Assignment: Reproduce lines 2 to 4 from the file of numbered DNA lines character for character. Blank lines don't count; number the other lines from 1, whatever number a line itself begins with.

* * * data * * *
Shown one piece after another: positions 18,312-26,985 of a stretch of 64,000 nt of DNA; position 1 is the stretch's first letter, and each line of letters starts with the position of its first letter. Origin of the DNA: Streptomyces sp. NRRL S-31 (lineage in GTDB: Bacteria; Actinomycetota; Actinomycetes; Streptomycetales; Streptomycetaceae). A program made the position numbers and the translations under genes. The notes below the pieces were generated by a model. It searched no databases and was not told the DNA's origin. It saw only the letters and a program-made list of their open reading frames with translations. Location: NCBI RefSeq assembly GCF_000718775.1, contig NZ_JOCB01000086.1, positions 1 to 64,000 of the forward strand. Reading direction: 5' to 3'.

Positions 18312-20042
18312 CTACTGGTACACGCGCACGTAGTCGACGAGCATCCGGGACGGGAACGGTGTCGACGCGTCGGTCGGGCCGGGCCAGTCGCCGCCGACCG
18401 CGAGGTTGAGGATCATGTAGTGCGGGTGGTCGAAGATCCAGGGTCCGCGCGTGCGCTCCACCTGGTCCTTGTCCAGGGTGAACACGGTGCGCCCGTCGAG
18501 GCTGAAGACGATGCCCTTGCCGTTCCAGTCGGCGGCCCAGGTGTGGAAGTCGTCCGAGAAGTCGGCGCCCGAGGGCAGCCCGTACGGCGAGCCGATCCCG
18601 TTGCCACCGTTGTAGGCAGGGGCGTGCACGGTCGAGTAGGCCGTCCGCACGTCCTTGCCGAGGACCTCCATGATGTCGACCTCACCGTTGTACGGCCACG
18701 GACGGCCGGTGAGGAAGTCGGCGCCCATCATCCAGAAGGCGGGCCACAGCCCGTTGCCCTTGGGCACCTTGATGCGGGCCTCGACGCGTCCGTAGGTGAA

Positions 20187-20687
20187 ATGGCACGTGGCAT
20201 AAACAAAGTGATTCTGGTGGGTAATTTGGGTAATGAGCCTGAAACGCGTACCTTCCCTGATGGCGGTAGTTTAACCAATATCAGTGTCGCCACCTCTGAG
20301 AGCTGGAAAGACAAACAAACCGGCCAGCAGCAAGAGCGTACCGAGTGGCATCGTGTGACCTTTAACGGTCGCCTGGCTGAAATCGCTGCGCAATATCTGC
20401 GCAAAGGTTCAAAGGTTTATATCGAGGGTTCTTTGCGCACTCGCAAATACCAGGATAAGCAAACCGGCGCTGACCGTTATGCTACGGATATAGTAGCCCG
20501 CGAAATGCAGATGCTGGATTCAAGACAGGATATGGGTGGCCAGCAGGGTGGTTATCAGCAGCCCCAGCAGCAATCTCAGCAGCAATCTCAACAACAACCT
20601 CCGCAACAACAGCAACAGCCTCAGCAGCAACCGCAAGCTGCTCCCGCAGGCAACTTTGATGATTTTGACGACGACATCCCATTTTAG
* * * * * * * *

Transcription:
Positions 18312-20042
18312 CTACTGGTACACGCGCACGTAGTCGACGAGCATCCGGGACGGGAACGGTGTCGACGCGTCGGTCGGGCCGGGCCAGTCGCCGCCGACCG
18401 CGAGGTTGAGGATCATGTAGTGCGGGTGGTCGAAGATCCAGGGTCCGCGCGTGCGCTCCACCTGGTCCTTGTCCAGGGTGAACACGGTGCGCCCGTCGAG